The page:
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Re: Introduction to URIs (was RE: WebArch introduction, sort of)

From: Alan Ruttenberg <alanruttenberg@gmail.com>
Date: Tue, 27 Jan 2009 18:20:27 -0800
Message-ID: <29af5e2d0901271820k2c15e4bna7737d66f57714f5@mail.gmail.com>
To: Larry Masinter <LMM@acm.org>
Cc: "Booth, David (HP Software - Boston)" <dbooth@hp.com>, "Henry S. Thompson" <ht@inf.ed.ac.uk>, www-tag@w3.org

On Mon, Jan 26, 2009 at 6:56 PM, Larry Masinter <LMM@acm.org> wrote:
> I might ask "what is correct?" and "what is a non-information resource"?
>
> My point wasn't to debate the merits of one definition or another,
> it was exactly to point out that the question rests entirely on
> terms that have no good definition by themselves, and that you might
> as well resolve them by definition rather than continuing to debate
> them.

Certainly one should resolve questions about them wrt to a definition,
if possible. So when you answered "No, by definition", that seemed
correct. Even if one can't tell an information resource from not an
information resource (Impossible with the current definitions) if you
are sure your resource isn't one, then you can't return 200.

But then you through me off with

Define "information resource" as a resource in which it is reasonable
to expect to be able to retrieve a representation

This isn't operational because we don't have a way to evaluate
reasonableness in the abstract.

If you said, instead, that an information resource one one for which
you *have* received a representation, you would have something that is
operational.

But I don't think its the way to go. I think Tim has something in mind
when he says information resource and that job #1 is to craft a
definition that accurately, and in a manner that it can be conveyed to
others, captures the sense of it. Job #2 is to see whether there is
consensus that the captured sense is something with which it is wise
to build network protocols.

-Alan



>
> If it isn't clear, I'm in favor of taking an operational approach.
>
> Larry
> --
> http://larry.masinter.net
>
>
> -----Original Message-----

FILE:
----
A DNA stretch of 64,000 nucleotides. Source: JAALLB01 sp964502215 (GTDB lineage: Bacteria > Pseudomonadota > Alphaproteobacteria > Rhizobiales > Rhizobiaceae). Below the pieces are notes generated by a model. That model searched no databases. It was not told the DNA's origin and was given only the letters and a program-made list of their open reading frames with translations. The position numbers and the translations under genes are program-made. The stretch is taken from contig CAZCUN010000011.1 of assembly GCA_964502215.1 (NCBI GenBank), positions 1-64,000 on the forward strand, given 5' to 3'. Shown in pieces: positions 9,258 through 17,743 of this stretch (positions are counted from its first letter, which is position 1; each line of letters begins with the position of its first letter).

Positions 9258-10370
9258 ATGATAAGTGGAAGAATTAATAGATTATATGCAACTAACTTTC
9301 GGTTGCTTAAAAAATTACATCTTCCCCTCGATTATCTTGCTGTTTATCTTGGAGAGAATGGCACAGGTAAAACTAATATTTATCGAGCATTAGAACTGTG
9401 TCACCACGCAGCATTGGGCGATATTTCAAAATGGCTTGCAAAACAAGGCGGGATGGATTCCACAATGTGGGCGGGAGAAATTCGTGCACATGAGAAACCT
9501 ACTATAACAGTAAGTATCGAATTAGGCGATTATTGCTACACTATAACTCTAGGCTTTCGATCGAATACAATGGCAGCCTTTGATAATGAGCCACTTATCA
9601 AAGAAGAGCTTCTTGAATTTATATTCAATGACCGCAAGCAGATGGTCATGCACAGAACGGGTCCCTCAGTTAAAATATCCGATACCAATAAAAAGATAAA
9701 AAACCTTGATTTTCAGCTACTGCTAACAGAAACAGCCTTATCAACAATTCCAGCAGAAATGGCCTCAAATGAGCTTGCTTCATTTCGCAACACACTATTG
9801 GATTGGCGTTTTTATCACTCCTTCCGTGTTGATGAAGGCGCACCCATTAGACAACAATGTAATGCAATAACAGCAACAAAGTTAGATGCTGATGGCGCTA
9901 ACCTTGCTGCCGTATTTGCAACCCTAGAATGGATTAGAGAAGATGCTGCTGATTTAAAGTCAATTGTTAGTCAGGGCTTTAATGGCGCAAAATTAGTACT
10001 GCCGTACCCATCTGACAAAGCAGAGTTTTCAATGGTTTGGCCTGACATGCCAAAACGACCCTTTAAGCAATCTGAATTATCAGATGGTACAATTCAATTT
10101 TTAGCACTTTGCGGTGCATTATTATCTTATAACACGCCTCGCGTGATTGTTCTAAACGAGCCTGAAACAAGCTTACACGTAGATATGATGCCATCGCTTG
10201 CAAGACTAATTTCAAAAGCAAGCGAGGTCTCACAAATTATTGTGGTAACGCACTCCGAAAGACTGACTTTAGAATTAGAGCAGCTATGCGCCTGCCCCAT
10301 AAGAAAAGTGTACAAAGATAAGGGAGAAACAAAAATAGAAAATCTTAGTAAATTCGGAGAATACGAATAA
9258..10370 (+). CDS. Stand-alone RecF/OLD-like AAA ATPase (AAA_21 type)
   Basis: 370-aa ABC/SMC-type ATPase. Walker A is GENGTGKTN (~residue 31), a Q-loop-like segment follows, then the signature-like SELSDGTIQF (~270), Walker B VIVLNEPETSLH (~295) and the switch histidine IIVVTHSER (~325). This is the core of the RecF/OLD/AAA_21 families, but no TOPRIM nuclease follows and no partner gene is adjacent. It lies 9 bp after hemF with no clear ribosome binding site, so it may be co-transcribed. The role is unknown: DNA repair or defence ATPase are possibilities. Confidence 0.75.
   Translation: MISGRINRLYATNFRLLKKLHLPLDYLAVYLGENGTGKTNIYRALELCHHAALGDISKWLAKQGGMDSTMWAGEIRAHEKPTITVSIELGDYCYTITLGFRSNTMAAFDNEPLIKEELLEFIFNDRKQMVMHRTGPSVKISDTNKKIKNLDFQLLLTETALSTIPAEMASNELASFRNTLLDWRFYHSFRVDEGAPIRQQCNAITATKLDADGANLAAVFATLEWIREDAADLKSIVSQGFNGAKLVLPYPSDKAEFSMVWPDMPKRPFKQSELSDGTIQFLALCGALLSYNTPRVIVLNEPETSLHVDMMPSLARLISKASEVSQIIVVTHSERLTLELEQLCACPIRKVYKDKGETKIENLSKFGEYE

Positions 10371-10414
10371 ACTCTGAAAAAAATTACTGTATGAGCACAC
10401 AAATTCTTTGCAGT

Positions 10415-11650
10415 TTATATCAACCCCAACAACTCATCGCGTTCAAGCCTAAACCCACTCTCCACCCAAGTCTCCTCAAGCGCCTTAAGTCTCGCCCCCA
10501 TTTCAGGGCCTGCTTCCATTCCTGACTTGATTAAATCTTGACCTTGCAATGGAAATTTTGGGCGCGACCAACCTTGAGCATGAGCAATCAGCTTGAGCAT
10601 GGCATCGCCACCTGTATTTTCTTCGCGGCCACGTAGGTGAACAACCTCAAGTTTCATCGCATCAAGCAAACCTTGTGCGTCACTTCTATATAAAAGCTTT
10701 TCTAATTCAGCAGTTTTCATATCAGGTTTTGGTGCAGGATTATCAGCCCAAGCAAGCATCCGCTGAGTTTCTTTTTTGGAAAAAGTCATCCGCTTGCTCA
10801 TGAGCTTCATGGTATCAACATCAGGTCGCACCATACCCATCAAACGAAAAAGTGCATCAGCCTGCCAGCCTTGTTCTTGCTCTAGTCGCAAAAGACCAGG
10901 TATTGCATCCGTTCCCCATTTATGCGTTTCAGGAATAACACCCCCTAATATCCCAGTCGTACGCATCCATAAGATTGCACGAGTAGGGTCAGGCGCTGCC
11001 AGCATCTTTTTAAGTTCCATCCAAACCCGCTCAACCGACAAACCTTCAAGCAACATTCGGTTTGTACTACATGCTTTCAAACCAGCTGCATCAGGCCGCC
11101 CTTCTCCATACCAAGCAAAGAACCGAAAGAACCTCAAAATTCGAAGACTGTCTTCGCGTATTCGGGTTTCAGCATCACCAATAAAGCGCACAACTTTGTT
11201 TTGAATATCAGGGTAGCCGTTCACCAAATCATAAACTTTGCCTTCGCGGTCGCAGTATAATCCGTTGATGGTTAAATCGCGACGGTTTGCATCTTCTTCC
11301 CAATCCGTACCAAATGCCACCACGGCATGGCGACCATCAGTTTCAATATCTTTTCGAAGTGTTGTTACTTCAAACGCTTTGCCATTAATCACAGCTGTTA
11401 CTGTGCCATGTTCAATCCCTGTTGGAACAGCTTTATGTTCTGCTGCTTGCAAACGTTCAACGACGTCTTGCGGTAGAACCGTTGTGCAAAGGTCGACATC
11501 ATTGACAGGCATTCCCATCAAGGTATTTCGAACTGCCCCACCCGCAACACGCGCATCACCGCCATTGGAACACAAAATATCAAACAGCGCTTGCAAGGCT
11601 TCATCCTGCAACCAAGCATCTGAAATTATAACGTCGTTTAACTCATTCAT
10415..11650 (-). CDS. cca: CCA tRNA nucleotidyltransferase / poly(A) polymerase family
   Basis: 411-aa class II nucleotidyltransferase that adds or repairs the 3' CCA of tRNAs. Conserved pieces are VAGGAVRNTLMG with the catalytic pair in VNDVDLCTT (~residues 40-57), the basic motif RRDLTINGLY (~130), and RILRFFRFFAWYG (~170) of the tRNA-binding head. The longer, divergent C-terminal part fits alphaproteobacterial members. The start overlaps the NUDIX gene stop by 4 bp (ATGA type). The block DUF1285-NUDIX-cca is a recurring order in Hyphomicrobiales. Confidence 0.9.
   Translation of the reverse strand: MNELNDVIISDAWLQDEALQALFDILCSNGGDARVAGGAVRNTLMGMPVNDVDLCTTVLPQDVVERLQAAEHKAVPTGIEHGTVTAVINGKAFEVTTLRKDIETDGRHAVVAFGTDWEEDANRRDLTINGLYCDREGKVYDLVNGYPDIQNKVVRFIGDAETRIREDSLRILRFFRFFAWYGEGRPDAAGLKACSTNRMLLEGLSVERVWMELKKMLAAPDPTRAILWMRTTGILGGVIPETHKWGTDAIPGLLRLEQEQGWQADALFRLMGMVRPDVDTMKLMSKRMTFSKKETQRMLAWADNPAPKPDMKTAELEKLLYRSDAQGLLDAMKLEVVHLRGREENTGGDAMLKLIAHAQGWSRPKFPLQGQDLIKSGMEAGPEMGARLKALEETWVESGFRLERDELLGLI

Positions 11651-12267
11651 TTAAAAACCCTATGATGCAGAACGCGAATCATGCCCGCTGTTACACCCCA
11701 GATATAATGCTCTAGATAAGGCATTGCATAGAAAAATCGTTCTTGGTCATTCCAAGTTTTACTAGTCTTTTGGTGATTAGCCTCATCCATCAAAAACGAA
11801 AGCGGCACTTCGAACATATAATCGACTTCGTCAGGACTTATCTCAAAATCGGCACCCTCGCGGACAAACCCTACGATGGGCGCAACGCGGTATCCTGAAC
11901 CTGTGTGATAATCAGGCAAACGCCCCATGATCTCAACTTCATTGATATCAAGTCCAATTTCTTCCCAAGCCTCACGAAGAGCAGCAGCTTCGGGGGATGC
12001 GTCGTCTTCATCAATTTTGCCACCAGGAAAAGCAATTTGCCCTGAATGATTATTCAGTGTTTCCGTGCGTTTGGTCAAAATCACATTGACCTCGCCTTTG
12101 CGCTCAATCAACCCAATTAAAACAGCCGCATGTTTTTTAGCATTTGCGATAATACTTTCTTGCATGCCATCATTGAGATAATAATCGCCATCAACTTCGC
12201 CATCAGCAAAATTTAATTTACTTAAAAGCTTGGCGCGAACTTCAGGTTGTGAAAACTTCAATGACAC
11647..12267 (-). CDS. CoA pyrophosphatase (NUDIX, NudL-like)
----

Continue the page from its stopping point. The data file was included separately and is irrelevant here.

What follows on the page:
> From: Alan Ruttenberg [mailto:alanruttenberg@gmail.com]
> Sent: Monday, January 26, 2009 5:47 PM
> To: Larry Masinter
> Cc: Booth, David (HP Software - Boston); Henry S. Thompson; www-tag@w3.org
> Subject: Re: Introduction to URIs (was RE: WebArch introduction, sort of)
>
> On Mon, Jan 26, 2009 at 2:56 PM, Larry Masinter <LMM@acm.org> wrote:
>>
>>        "There is real debate underway at the moment as to whether it is
> correct
>>        for a web server to return a 200 OK response code in a response to
> a
>>        request for a URI which identifies a non-information resource."
>>
>> Suggest "No, by definition":
>> Define "information resource" as a resource in which it is reasonable
>> to expect to be able to retrieve a representation.
>
> What is reasonable? What is a representation?
>
> -Alan
>
>>
>> Then:
>>
>> * If it were correct to send 200 OK, then the resource would be an
>>  "information resource" and thus not a "non-information resource".
>> * Thus, by elimination, it is not correct to return 200 OK for
>>  non-information resources.
>>
>>> "Therefore, the use of a URI to directly denote both an information
>>>       resource and a non-information resource should be viewed as a
>> violation
>>>       of good practice, but *not* a violation of Web architecture."
>>
>> Use of a URI to directly denote anything is always a leap of faith.
>>
>> Larry
>> --
>> http://larry.masinter.net (I am not a number. I am also not my web page.)
>>
>>
>>
>>
>>
>>
>
>
Received on Wednesday, 28 January 2009 02:21:02 GMT

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